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Other than a personal residence, the largest single asset class consists of financial assets. These accounts may be 401(k)s or IRAs, annuity or insurance contracts, or a variety of brokerage or bank accounts.
The crucial planning aspect of these types of accounts or contracts is that they can be transferred through beneficiary designations. Though a seemingly simple expedient, beneficiary designations vary among types of accounts and each comes with its own nuances – and traps, which can lead to severely adverse tax and practical outcomes.
This program provides a real-world guide to understanding, reviewing, and drafting beneficiary designations in trust and estate planning.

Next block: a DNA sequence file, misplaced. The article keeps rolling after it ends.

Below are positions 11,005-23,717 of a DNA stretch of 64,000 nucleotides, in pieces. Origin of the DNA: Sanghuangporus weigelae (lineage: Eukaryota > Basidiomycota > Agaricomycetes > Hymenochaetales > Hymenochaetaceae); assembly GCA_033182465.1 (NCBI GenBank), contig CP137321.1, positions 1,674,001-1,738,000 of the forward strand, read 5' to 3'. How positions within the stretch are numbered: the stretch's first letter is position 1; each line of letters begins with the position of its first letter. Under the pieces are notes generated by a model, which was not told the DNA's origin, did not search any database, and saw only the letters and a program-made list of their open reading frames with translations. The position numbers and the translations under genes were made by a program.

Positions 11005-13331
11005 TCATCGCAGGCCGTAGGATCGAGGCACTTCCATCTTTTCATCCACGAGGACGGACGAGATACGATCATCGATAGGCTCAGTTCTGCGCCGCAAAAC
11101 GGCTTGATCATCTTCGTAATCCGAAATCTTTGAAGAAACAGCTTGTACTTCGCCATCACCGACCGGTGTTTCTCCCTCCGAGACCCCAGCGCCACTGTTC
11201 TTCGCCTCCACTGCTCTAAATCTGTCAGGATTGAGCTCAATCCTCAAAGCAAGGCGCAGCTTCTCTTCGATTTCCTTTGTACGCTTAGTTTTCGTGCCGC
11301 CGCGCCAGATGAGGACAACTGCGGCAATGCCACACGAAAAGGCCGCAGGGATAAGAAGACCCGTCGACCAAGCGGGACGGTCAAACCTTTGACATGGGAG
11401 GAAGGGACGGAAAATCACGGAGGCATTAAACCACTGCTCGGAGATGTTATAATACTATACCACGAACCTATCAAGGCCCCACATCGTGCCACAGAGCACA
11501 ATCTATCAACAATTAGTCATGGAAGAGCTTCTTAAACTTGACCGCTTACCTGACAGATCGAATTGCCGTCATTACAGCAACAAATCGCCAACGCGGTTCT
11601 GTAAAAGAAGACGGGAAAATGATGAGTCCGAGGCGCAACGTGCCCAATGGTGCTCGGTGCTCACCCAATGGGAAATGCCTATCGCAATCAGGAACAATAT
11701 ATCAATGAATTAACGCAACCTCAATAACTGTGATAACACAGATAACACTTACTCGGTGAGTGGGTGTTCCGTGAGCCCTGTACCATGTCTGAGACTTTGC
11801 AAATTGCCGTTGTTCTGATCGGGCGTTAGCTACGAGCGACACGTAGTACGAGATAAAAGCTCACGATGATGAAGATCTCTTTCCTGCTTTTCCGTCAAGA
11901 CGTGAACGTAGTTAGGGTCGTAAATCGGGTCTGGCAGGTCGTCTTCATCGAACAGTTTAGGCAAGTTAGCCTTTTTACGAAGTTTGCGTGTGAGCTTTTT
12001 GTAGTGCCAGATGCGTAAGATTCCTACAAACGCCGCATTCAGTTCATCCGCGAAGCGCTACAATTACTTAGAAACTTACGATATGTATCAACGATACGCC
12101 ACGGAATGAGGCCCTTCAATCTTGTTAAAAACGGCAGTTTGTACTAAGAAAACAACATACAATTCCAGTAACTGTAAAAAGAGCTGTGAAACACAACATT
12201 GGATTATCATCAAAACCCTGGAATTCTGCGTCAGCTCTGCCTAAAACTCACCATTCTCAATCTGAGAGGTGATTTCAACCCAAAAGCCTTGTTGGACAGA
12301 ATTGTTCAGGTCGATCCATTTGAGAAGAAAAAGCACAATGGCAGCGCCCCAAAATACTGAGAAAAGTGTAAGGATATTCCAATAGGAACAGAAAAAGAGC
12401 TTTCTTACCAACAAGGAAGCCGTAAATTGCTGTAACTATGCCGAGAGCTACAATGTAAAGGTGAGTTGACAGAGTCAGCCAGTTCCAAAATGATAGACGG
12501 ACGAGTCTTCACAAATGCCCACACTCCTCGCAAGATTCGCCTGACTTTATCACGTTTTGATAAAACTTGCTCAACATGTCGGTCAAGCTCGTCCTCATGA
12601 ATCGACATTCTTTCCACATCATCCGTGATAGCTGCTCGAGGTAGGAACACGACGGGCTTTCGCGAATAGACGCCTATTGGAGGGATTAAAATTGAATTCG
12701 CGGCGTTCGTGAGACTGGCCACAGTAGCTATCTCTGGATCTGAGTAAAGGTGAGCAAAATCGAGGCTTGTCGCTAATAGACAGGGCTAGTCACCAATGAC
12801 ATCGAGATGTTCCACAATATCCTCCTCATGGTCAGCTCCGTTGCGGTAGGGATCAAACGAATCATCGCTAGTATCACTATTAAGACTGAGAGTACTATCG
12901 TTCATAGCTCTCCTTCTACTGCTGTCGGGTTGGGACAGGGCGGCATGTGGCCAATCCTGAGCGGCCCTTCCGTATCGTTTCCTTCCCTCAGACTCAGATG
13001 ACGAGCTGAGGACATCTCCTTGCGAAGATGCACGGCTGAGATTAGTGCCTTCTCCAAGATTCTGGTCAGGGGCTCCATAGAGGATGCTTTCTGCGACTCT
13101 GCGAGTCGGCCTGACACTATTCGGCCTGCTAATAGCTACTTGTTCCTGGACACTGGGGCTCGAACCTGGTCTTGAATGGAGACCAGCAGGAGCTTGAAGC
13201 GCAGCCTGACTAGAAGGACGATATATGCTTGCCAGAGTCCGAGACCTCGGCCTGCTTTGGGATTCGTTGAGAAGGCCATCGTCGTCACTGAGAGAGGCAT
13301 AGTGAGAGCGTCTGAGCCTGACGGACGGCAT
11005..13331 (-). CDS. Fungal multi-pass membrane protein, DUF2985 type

- How beneficiary designations vary depending on the type of custodial account involved
- Differences among retirement accounts, bank accounts, brokerage accounts, life insurance policies
- How designations differ depending on the type of beneficiary – individual, institutional, trust, etc.
- "Payable on Death" agreements for bank accounts
- Practical guidance on how designations are made & common drafting traps